By Megana Hosein
Like to a double cherry—seeming parted
But yet an union in partition—
Two lovely berries molded on one stem
- William Shakespeare
Our friendship began very simply. She could walk, run, at 9 months. And I could talk. A lot. There’s a picture of us from this time of early connection. We are at our preschool, names pinned to the backs of our outfits. I am sitting on the dirt, gesturing and prattling. She is running circles around me, too busy moving to worry about words. We were opposites in most ways, flip sides of the same coin as they say. Her name is Lisa Megan. My name is Megan Elisabeth. It worked.
My mom tells me that we were instantly drawn to one another, and luckily, our mothers got along. Both women were stay at home mothers excited about having little girls that they could dress up. So after a day naked in the mud at our progressive preschool, they would hose us off, color coordinate us in hair bows and Mary Janes, and take us out to the Bullock’s department store tea room for lunch. In a few years our friendship would be cemented by our mothers’ decision to start us on Suzuki violin lessons at age 3. Little did they know then that over the next 15 years our mutual hatred of practicing day in and day out while everyone else got to go outside and play (yes we spoke as if we were prisoners being tortured in a tower) would bond us forever.
After preschool, we went to the same school from Kindergarten until 5th grade. My memory of other friendships during those years is dim, because I hardly had any. Although the school intentionally separated us into two different classrooms, our worlds revolved around one another in this tight, intense, whirlwind of our minds and fertile imaginations. Very little outside of Us mattered, we barely even registered it. Every once in a while we’d reach out to our classmates if we needed actors for a highly involved musical we’d written, or needed bodies for an elaborate quasi-Satanic ritual, but mostly we kept to ourselves.
For this reason I think I was one of the few only children I know that was never lonely. I had a sister but didn’t have to share. Ideal, really. And we fought like sisters, really fought, no-holding-back fighting. But there was safety in that fighting. Lisa was a gifted gymnast and much better at violin than I was, but I was proud of her for these things. And she never made me feel weird about my highly un-cool love for all things Victorian. I was very emotional and affectionate, she didn’t like to hug. But we were both obsessed with Anne of Green Gables. We knew every line from The Parent Trap. We made home movies and wrote long, overly verbose, morbid stories. For those years I was spared the heartaches of cliques and fickle girl friendships so many people experienced and felt very lucky.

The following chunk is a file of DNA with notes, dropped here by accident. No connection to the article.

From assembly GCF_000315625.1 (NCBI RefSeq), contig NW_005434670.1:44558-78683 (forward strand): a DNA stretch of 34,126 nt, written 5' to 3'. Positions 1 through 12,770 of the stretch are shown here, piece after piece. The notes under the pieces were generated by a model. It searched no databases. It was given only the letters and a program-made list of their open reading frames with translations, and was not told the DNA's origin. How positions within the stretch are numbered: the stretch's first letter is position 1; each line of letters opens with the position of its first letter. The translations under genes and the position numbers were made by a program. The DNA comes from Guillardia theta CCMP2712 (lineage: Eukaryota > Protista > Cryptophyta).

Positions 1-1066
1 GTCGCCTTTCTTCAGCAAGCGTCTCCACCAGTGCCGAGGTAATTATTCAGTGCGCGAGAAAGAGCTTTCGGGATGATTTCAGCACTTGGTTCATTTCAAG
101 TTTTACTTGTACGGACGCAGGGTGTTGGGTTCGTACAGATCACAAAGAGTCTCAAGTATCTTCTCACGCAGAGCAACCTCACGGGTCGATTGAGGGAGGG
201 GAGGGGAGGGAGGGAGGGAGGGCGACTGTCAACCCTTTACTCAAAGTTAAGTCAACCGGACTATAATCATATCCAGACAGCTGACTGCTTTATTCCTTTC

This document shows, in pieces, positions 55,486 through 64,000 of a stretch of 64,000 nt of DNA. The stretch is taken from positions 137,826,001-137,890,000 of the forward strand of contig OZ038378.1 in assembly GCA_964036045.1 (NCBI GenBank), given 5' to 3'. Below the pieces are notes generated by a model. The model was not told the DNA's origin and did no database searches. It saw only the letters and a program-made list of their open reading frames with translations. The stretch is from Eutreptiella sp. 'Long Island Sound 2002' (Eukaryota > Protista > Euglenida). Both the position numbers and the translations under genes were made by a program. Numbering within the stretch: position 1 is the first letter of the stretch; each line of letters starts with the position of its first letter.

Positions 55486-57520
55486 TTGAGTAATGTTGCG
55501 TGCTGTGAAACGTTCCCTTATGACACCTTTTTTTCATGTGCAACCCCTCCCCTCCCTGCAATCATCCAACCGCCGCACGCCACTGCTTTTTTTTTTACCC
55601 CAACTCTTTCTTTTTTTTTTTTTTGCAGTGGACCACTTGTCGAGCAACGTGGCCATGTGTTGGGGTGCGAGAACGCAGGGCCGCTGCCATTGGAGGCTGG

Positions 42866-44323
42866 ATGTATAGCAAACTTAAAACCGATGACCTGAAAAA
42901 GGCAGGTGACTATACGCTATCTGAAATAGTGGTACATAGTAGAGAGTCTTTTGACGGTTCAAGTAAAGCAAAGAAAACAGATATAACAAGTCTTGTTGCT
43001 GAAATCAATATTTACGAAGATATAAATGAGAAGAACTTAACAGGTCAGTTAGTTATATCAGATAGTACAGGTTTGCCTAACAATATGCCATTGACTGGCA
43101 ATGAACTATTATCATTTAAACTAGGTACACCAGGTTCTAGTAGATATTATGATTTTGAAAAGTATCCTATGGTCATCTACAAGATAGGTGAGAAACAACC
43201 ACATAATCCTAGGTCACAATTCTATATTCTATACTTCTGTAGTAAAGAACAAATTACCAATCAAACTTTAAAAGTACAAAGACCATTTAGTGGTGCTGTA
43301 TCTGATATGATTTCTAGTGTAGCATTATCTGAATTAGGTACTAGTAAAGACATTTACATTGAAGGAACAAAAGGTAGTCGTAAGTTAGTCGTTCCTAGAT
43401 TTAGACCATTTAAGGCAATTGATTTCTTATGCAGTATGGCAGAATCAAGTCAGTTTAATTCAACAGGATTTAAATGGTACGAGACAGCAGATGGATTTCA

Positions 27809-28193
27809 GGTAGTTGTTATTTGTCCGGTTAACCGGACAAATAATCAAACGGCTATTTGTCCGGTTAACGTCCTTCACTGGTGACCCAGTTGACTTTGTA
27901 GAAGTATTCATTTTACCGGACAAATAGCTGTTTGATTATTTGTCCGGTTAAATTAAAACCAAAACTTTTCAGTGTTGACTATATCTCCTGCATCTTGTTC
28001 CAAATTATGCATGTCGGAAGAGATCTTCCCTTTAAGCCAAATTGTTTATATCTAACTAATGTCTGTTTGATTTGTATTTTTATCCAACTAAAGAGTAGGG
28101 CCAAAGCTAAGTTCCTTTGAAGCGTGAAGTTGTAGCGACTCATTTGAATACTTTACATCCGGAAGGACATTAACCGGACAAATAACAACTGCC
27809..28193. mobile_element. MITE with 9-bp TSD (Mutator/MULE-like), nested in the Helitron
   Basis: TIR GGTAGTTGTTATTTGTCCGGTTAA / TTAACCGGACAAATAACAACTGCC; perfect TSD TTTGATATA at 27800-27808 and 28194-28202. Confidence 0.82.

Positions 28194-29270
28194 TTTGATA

And for this reason, when Lisa went to a different school for 6th grade and I remained, my whole world crumbled. Not only was my best friend gone, but there I was, thrown into the prepubescent Hell of a lion’s den that was middle school, without a clue as to how to survive. The next 3 years were a gloomy haze punctuated by bad grades (F- in math), minor pranks (turning off the water supply to the school), boy teasing (“white as a tooth and never been drilled”—thanks Dion and Sean), skipped classes, rudeness, rebellion, and vandalism (taking Sharpie to the newly built bathroom — not awesome).
I was put into a prestigious girls’ school. It saved me. I still had Lisa and our friendship was strong, but I learned to make other amazing and close friends, re-found self confidence, and pulled it together enough to get into a number of colleges that my father could brag about, that made it all “worth it” with his teachers’ salary and two supplemental incomes. College decision in the end came down to, not surprisingly, where Lisa was going so we could be close enough to visit. Our college choices were as different as our personalities but we enjoyed visiting back and forth and getting to know our respective college best friends. It wasn’t always easy, and for the first time we started growing apart. We became extreme versions of ourselves in that typical college way—I went grungy retro thrift store hippy, she countered with uber preppy tucked in shirt and white rugby hat. We broke up over it. We got back together. We graduated, partied, fought some more, mellowed, dated, matured, married, and became mothers. Our daughters share a name. I was her first call after her first child was born. She was my first call when I learned of my mother’s cancer.
Although we no longer need each other with the same intensity, there is that unspoken comfort that what we have is something that will be with us for all of the celebrations and sadness and heartaches to come. She is the constant, the backbone, the thread, the undercurrent, the witness, to my entire life.
Megana Hosein is a Southern California native. After attending Vassar College, she spent a stint in New York working in publishing before moving with her husband to Menlo Park, California. They have four children ranging in age from nine months to nine years. She manages to sneak out to band practice once a week.